My head hurt, my stomach was turned inside-out and here was my dad’s smiling face floating in and out of focus asking me if I wanted another “shot”.  He could be so cruel at times and this was definitely one of them.  All I wanted him to do was put me out of my misery.  I wanted nothing to do with hard liquor for several years afterward.  Finally, to add injury to illness, (as my dad related to me the next morning) my mom had clapped a hand to her mouth and rushed from the room stifling a huge guffaw.

The next morning, for some reason, my head was reasonably clear and I went to my normal bowling league.  Did fairly well as I recall.  After that foray into alcohol, I stayed mostly sober for a long time.  I say mostly because I did allow a small beer from time to time when I found myself downtown during mealtime.  No more hard liquor though, no sir, not I.  At least until I discovered Schnapps.

Virginia and I did get into trouble once in what we termed the “What Were We Thinking” caper.  One fine Saturday, we decided to cycle our way over to a neighboring base about fifteen kilometers away (9.3 miles).  We packed a lunch on a nice, sunny day and headed out.  The first part was really great.  We would stop and take pictures, snack a bit, and just generally take our time.  The trip involved descending down to a river and climbing back up again on the other side to a small plateau.

The descent was made fairly fast as we flew downhill.  Once we hit the river, we stopped again to take pictures and drink lemonade from a small kiosk.  Refreshed, we started up the other side.  The grade was not very steep, but it certainly was steady.  Gradually, we slowed down to a crawl and, finally, gave up and walked our bikes the rest of the way up.  We still hadn’t tumbled to the fact that we would have to go back up the way we just came down so fast – and the grade on that side was really steep.

We arrived on top puffing for air and just sat at the side of the road for what seemed like hours.  Actually, I think we rested for about ten minutes.  Over to the base we went and did some visiting with friends.

On the way back, the sun was occasionally hidden behind clouds, but we just thought of it as relief from the sun.  Soon, the clouds cover was complete and we could hear rumblings in the distance.  Not good.

We blazed down the hill to the river in record time, crossed immediately and started up the other side.  We had just begun when the skies opened up and dumped heaps of rain on us.  Large trees sheltered us for the most part, but they began leaking and this added to our misery.

Virginia had me stop for a second as she noted her back tire was flat.  Somewhere on the trip down or across the river she had punctured it.  Oh, great, now we had rain and a flat.  We found a small open-fronted shed sitting next to a field and dragged the bikes into it.  Both of us carried a tool kit and patching material so we got busy pulling the tire off the rear wheel and did the patch.  Part of the procedure was that the tube had to be dry – this was a problem as nothing we had was dry.  All we could do was wave the tube around and hope it would help.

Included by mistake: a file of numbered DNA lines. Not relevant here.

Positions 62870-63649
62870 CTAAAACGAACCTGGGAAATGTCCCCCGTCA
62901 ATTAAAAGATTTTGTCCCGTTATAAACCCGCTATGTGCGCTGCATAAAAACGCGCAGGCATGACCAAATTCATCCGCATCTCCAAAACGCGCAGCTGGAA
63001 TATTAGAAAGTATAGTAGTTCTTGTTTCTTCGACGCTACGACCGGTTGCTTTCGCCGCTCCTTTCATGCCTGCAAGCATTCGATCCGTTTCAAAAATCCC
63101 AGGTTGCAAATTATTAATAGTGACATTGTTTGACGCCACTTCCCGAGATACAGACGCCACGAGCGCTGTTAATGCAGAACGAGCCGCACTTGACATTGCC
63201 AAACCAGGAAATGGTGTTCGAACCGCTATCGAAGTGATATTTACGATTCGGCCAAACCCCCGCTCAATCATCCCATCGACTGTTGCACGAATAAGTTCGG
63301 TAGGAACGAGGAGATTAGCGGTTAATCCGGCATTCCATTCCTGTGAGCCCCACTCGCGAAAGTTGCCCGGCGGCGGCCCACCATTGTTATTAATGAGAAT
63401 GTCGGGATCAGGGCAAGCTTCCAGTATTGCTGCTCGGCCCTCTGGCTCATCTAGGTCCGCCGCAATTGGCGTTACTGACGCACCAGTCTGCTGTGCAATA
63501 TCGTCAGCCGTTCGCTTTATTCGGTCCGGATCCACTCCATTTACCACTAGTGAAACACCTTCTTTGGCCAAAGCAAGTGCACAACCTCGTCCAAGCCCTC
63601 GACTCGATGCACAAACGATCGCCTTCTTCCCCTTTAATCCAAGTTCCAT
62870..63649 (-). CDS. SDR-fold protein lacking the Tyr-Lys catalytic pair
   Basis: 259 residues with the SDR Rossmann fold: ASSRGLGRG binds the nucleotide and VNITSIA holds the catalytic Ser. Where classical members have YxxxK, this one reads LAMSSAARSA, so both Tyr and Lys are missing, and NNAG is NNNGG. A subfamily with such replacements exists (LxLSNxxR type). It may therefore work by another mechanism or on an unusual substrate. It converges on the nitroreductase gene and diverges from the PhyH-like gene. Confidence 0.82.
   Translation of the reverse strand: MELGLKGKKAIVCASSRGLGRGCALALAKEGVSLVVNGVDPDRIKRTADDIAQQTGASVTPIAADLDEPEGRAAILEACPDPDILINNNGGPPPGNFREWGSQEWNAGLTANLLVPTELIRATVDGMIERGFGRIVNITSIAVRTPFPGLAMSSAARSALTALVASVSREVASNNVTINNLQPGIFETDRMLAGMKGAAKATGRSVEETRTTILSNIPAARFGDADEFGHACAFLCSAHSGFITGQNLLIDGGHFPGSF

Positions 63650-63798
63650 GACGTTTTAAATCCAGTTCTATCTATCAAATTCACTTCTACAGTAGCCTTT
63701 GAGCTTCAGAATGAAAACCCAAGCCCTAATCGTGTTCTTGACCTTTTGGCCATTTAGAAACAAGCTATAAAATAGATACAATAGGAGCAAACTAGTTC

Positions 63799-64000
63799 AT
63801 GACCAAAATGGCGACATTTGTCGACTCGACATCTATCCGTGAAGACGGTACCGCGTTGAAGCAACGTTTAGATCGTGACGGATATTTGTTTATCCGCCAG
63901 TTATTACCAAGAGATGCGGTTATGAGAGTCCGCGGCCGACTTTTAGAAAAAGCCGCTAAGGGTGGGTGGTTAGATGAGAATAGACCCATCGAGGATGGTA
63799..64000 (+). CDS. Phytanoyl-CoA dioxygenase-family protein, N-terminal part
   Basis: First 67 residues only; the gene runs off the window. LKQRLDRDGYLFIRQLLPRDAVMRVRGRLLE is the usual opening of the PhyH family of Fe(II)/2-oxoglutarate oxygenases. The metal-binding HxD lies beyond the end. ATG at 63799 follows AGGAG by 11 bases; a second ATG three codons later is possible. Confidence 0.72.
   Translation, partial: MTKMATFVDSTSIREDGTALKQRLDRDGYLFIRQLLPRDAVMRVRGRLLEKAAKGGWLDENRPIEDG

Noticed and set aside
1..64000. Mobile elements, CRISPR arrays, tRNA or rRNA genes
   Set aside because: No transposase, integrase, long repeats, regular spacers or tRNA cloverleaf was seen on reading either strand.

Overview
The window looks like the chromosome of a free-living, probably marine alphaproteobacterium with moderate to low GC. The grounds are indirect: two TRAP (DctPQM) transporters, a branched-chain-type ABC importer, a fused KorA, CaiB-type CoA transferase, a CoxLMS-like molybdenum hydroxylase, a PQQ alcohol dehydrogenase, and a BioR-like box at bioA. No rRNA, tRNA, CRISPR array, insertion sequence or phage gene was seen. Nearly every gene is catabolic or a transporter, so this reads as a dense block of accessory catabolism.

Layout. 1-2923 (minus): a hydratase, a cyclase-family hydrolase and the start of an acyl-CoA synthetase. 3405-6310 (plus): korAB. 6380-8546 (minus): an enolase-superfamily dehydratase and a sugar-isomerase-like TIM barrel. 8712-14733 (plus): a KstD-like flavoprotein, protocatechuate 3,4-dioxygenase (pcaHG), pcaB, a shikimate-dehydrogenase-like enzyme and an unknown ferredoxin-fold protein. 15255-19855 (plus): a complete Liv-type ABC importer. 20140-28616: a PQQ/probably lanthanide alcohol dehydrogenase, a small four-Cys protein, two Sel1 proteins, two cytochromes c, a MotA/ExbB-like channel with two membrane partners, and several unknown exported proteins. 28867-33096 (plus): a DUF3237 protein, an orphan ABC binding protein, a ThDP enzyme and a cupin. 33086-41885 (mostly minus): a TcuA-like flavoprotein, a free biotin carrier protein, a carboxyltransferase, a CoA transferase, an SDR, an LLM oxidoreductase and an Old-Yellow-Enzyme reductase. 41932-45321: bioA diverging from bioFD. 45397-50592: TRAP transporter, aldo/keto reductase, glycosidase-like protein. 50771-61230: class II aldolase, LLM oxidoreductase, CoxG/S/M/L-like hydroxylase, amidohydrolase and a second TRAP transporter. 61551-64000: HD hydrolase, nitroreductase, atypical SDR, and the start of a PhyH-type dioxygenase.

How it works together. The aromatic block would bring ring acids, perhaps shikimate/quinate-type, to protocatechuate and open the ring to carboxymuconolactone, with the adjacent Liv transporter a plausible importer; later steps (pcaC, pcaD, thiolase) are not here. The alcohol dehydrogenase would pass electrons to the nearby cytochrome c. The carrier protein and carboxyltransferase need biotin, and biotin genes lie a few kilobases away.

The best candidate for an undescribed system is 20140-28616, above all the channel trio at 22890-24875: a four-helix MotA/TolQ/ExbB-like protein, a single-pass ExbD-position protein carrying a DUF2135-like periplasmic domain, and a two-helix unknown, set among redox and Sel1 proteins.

Finally, we got it patched and re-installed on the wheel.  During this process, we noticed it was getting hard to see very well.  It was getting very dark outside and the wind was coming up even more than before.  In what was probably the best decision we made all day we decided to just stay where we were until the rain abated.  Pushing a couple of hay bales around, we created a nice little nest where we could be out of the wind.  I stretched out and she cuddled up and laid her head on my chest.

We were so beat that within minutes we fell asleep.  A loud MOOO from a wandering cow jolted us awake – but two hours later.  We were now deep into twilight and going to be really, really late getting back home.  We still had about a mile-long climb ahead of us even before we got to the road to Stadt.  We were in so much trouble now.  Use your cell phone I hear you saying – hah; in 1957?

The rain had tapered off to a light drizzle so we started out trudging up the hill again.  Our food was gone, we didn’t have any more water, and it was almost full dark now.  Finally we hit the top of the hill and flew down the road towards home.  We eventually made it back to her house about four hours late.  Her mom was getting frantic but at least she hadn’t called Virginia’s dad yet.  She did call my mom though and got her started up so when I hot-footed it over to my house I got the third degree also.

I don’t think it would have been so bad if Virginia’s mom hadn’t found bits of straw stuck in her hair and, worst of all, in the waistband of her pants.  The “but, mom, all we did was get out of the rain” defense didn’t cut any ice with her.  The sentence was: three days confined to the house and school only.  I caught hell from my dad for getting Virginia into trouble but I think I made up for it by going over to her house the next day and apologizing to her parents.  The whole time I had the eerie feeling her dad was going to load up his shotgun.

T.O.M.